As a result of disputes arising from his employment and repayment of two promissory notes, in March 2009, Claimant Peter Chiang asserted various claims against his former employer Respondent UBS. Claimant sought expungement of a defamatory statement from his Form U5; an Order rendering the two promissory notes null and void; and punitive damages, costs, and expenses. In the Matter of the Arbitration between Peter Chiang, Claimant, versus, UBS Financial Services, Inc., Respondent (FINRA Arbitration 09-01560, August 20, 2010).
In February 2010, the parties reached a confidential settlement, and on July 30, 2010, they submitted to the FINRA Arbitrator a Joint Request for Expungement of Claimant's Form U5.
Following an August 5, 2010, FINRA hearing, the Arbitrator found that registered person Chiang had acted promptly and appropriately in response to his client's (Harold Feder's) requested liquidation instructions. Pointedly, the Arbitrator determined that any delay in carrying out the client's liquidation request was not the result of any action or lack thereof by Claimant Chiang, and, as such, Claimant was not involved in the alleged investment-related sales practice violation.
Accordingly, the Arbitrator recommended the expungement from Claimant's Central Registration Depository (CRD) records of all reference to the customer complaint recevied on October 22, 2008, alleging that the customer's accounts were not liquidated in a timely manner despite the customer's instruction to do so. It is contemplated that Claimant will comply with FINRA's expungement rules by obtaining confirmation of the ordered expungement from a court of competent jurisdiction before CRD will execute the deletion, and that FINRA will be named as an additional party in the court action and will be served with all appropriate documents.
[I] sort of smiled when I read the musty musings of the Chamber's writer, who exalts the power of the individual to solve his or her own problems. Of course, individual solutions aren't necessarily doing that well these days with the Great Recession and all, but, hey, you can't blame some fuddy duddy from the '50s for not getting all the fine points correct. (And before you all send me all those nastygrams, I was born in the early, very early, '50s). Still, it's hard not to smile, if not laugh, at the awkward suggestion all those years ago by the Chamber that the issue of equal pay is somehow related to "choosing the right place to work and choosing the right partner at home."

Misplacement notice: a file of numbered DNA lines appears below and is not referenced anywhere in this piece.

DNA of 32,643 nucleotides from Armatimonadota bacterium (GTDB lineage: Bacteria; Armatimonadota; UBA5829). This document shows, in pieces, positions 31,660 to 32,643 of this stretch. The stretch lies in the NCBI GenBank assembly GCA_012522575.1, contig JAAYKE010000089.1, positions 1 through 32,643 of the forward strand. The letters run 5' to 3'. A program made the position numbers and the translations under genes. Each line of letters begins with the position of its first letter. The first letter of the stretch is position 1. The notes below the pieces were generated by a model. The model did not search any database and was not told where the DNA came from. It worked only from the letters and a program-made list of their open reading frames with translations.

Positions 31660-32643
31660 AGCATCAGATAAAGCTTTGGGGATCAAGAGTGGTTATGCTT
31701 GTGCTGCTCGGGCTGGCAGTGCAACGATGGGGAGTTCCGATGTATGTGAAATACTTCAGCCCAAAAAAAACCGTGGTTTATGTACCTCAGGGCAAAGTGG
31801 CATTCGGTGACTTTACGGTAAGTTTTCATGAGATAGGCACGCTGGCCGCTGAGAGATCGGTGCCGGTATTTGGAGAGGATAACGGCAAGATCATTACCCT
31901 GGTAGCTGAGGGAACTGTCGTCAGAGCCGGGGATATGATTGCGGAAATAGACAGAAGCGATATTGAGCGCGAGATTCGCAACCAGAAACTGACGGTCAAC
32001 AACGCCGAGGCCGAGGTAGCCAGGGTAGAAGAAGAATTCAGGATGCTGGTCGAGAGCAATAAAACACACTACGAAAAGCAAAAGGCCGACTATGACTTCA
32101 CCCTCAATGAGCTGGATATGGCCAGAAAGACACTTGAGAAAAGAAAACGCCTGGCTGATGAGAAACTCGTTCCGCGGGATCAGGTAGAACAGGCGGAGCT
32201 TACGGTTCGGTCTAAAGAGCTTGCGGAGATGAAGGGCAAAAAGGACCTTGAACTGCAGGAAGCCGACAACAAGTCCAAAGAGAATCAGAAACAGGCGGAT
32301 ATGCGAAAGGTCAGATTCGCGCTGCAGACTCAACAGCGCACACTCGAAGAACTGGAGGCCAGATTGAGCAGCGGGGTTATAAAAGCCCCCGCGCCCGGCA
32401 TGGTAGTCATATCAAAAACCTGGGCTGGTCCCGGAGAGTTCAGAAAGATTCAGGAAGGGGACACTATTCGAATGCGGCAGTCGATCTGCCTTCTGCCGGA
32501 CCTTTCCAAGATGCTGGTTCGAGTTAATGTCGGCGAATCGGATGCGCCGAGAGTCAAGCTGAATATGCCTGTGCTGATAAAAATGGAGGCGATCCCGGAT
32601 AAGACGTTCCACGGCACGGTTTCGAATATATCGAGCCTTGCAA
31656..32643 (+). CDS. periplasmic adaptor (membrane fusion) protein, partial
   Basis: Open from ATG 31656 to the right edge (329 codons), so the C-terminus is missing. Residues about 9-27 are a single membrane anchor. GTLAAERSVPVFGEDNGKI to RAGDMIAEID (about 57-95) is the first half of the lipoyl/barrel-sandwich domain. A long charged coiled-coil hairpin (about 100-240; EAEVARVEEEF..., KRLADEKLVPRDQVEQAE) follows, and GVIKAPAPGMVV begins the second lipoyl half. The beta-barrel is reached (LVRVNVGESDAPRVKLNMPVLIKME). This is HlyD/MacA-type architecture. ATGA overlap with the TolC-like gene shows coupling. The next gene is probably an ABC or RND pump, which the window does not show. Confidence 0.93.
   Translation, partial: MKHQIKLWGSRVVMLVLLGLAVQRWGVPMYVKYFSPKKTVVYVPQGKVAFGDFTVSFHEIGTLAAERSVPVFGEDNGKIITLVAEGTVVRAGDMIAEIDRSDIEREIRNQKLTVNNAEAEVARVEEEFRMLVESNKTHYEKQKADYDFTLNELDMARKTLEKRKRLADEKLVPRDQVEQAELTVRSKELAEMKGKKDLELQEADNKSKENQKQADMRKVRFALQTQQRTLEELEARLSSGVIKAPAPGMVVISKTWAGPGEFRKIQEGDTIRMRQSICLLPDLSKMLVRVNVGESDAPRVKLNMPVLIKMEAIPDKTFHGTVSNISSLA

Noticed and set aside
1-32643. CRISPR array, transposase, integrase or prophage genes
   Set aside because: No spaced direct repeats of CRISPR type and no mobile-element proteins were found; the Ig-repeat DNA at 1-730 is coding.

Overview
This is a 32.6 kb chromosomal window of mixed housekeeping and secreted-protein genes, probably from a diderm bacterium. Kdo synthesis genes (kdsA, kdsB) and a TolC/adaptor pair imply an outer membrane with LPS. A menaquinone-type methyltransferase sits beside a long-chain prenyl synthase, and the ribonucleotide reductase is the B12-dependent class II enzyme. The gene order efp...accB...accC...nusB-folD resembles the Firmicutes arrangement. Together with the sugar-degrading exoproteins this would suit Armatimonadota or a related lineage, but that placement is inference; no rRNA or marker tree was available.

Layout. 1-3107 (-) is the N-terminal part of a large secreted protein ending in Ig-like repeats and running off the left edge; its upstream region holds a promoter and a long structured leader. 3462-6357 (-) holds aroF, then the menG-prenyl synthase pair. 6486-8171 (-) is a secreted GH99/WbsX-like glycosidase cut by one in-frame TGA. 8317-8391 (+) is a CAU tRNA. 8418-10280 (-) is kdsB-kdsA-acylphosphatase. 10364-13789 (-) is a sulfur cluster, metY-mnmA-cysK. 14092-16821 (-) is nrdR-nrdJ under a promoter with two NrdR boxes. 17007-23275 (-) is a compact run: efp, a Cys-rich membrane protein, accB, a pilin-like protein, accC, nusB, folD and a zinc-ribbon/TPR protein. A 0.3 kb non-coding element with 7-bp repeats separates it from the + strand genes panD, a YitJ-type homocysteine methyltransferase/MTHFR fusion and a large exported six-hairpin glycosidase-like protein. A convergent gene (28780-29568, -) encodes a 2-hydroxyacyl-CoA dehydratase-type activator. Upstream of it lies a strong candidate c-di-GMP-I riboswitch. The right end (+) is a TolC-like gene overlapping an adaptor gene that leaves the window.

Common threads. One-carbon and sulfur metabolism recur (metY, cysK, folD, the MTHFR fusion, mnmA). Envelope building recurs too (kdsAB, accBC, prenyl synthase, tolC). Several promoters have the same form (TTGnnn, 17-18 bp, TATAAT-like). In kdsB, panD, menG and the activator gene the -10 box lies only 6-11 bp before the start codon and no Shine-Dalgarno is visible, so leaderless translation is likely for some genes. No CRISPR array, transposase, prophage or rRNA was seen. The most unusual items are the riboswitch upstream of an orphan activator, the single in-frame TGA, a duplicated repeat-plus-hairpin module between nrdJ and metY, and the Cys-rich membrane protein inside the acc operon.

Ultimately, equal pay would seem to be a matter of fairplay, which I always thought was the bedrock of America's capitalism. An honest day's work for an honest day's pay. What the Chamber of Commerce didn't quite seem to understand is that sometimes the "choice" to work at home or work part-time or on a flex schedule is not a voluntary option but one that is forced upon women. If we value families, then why is the economic burden of raising them always pressed upon women at the cost of fair pay and career opportunities? Whatever happened to the concept of shared sacrifice?Read Bill Singer's Entire Huffington Post Article at:
Regulatory lawyer Bill Singer has analyzed and posted the latest crop of FINRA disciplinary cases
This case involves wealthy and sophisticated customers who were under no press of time to decide whether to invest; customers who invested specifically in furtherance of a desire to speculate; and a broker who did not profit from his wrongdoing and who has been fined and suspended for his violations. There is nothing in the SEC's decision to indicate why, in these circumstances, awards of restitution are appropriate under Principle 5. Indeed, the SEC's decision is incomprehensible insofar as it attempts to amplify any meaningful causal connection between Siegel's putative bad acts and the Downers' and Landrys' losses. And the SEC has cited no precedent, and we have found none, supporting restitution in a case of this sort. The SEC's judgment is fatally flawed for two reasons: First, the SEC's judgment is not supported by reasoned decisionmaking. Second, the SEC cites to no controlling precedent that includes reasoned decisionmaking supporting restitution under Principle 5 in a case of this sort. We therefore vacate the restitution order.